Nina Zanetti Nina Zanetti Lord Randall
According to Celtic mythology, people were not allowed in the depth of a forest where fairies and elves were believed to live. But in this English ballad, Lord Randall challenged the taboo.
Steve Eulberg Steve Eulberg Miss McLeod's Reel
This is a Scottish-Irish fiddle tune with a long history in America. Sometimes Miss McLoed is called Mrs., in Ireland she's a Mc, and in Scotland she's a Mac. But whatever name she goes by, and whatever title the tune is given, Mrs. McLeod’s Reel is a grand old lady who has traveled far and wide to become a standard tune in many fiddling traditions.
Steve Eulberg Steve Eulberg Moderato in C
Moderato in C was written by Fernando Sur for classical guitarists. However, the exercise lends itself very well to the mountain dulcimer in the D-A-d tuning or you can retune your dulcimer to C-G-c to keep the piece in its original key.
Steve Eulberg Steve Eulberg O Sacred Head, Now Wounded
This tune was harmonized by Johann Sebastian Bach (1685-1750) in the early 18th century, and is the arrangement that is most used in the North American hymnals.

“O Sacred Head” is a hymn typically played during Holy Week, a time of reflection on what Jesus Christ has done for us. Specifically, this hymn commemorates what took place at the time of the crucifixion on Good Friday.
Steve Eulberg Steve Eulberg

Prelude 1, Opus 6
This prelude was composed by Mateo Carcassi, a well-known Italian classical guitarist. Steve has taken this tune written for the guitar and applied it to the dulcimer. It not only has a beautiful melody but also serves well as a warm-up exercise. The tune is played in triplets, with a bass-middle-melody fingerstyle flow.

Steve Eulberg Steve Eulberg Soaring
Soaring is a tune that was born when Steve was trying to learn another tune, but the melody kept coming out with its own voice. Steve originally wrote the tune for mountain dulcimer, but he has also adapted the tune for hammered dulcimer players.
Erin Mae Lewis Erin Mae Lewis Soldier's Joy - for standard and chromatic dulcimer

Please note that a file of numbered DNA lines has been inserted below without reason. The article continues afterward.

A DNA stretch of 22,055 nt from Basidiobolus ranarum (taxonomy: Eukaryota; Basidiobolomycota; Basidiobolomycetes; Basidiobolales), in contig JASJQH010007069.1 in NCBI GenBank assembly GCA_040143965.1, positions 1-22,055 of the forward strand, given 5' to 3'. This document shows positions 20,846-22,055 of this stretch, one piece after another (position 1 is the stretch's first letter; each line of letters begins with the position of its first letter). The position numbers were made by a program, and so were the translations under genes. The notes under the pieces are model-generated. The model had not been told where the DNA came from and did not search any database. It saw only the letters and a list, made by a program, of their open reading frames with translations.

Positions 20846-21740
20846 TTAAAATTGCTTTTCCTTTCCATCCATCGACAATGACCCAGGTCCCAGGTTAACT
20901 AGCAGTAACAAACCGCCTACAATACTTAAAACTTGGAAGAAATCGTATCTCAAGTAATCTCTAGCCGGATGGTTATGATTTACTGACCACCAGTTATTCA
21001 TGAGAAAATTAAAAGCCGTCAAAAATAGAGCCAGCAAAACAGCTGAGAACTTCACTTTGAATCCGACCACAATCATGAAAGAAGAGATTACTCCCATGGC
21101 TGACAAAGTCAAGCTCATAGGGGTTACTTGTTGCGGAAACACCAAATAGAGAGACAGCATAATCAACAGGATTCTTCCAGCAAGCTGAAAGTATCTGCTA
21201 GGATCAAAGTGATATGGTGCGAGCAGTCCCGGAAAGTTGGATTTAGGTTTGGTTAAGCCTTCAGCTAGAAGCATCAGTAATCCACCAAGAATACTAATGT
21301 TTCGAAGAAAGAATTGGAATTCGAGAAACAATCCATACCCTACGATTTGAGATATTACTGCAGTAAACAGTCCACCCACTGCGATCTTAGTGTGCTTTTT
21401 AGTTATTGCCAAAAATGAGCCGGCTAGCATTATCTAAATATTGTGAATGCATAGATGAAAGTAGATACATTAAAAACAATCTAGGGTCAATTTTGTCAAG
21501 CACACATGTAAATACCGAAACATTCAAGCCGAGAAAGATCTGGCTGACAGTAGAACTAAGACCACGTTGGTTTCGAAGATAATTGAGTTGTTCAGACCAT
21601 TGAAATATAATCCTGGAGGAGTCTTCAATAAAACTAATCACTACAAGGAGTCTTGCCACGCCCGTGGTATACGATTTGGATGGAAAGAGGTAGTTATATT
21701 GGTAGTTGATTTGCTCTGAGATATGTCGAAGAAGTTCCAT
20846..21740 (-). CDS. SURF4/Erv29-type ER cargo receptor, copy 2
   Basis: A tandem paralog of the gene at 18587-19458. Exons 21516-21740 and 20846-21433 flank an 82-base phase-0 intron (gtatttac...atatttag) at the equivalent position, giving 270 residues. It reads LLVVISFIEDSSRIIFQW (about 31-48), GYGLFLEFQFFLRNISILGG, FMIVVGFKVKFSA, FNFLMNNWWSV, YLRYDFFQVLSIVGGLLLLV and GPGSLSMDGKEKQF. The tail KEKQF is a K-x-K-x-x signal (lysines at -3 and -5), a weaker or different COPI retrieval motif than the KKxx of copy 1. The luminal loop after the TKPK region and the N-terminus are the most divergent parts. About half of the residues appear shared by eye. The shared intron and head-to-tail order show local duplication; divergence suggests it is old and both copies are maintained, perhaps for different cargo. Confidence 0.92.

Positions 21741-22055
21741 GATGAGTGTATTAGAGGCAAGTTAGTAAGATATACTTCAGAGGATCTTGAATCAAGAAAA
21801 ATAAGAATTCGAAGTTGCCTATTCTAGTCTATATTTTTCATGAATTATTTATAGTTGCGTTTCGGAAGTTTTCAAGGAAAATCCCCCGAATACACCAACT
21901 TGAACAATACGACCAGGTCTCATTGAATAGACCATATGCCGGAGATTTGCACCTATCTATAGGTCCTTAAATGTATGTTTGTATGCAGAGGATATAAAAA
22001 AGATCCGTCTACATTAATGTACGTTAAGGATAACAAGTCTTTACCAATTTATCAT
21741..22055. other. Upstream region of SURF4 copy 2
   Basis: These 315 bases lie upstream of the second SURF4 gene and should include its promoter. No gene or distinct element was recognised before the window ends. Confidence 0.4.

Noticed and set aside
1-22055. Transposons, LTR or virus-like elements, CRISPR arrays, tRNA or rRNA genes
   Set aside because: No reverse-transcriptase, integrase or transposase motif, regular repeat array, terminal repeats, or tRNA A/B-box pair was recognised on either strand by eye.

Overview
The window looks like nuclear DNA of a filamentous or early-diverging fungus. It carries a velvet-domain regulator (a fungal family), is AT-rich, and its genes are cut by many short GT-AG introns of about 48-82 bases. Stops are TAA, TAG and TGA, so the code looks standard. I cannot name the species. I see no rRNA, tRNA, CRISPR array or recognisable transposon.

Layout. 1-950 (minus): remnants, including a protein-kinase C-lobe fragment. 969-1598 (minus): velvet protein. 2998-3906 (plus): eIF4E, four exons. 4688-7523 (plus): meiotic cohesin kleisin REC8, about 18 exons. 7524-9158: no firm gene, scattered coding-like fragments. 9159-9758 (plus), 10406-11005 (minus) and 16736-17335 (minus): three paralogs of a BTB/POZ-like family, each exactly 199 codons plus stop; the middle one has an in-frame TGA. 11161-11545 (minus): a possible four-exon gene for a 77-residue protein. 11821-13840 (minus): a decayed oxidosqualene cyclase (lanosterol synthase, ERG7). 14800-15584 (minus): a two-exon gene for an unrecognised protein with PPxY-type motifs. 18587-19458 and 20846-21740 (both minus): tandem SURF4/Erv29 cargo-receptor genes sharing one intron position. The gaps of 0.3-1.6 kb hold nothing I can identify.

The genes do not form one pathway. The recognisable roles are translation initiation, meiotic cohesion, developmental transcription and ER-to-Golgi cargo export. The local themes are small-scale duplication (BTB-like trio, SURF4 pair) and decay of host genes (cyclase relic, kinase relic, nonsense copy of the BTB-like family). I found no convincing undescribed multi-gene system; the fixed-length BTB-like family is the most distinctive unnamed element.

Soldier's Joy is quite popular with American fiddler players. According to documentation at the United States Library of Congress, it is one of the oldest and most widely distributed tunes and is rated in the top ten most-played old-time fiddle tunes in the U.S. However, Soldier's Joy was heard on both sides of the Atlantic in the late eighteenth-century. The tune actually traces its origin to Scottish fiddling traditions, and has been played in Scotland for over 200 years.
Erin Mae Lewis Erin Mae Lewis St. Anne's Reel
St. Anne's Reel is played in sessions in Scotland, Ireland, New England, Canada, America and other spots around the world, and it has been claimed as a Shetland tune, an Irish reel, a contra-dance tune, a French-Canadian and an old-time American tune. Whatever its origins, one thing is for sure - this song is a lot of fun to play and guaranteed to get everyone's toe a-tappin'.
Erin Mae Lewis Erin Mae Lewis St. Anne's Reel Back-Up
Erin and Amber Rogers together form the energizing acoustic sister duo, Scenic Roots. A hallmark of their sound is how they closely listen to and back each other up, trading solos, harmonies and melodies. In this lesson, Erin demonstrates her style of backup while Amber plays the melody of the tune on fiddle.
Steve Eulberg
Steve Eulberg
We Three Kings
Mountain dulcimer players will learn this minor-mode Christmas song in D minor, using the D-A-C tuning.
Don Pedi Don Pedi What'll We Do with the Baby-O
This is an old time traditional tune. Typical lyrics describe in dark humor the various things you could do with a baby including: wrap him up in calico, put him in his cradle, wrap him in the table cloth, throw him in the hayloft, hang him in the tree top, give him moonshine, etc. This tune is taught in the G-D-d tuning.
Steve Eulberg Steve Eulberg Wind That Shakes the Barley
This traditional Celtic reel also goes by the names An Ghaoth A Bhogann An Eorna and Little Pack of Tailors. Note that the A part is 4 measures repeated, but the B part is 8 measures long and played only once. The tune also challenges us by ending on the IV chord, rather than at home!

Back to My Song List
HOME | FAQ | WHY JOIN? | FREE | MEMBER LESSONS | OUR TEACHERS | SIGN UP
HIGH FIVES
| SHOPPING | CONTACT | LOGIN | FACEBOOK | BLOG | YOUTUBE CHANNEL
© dulcimercrossing.com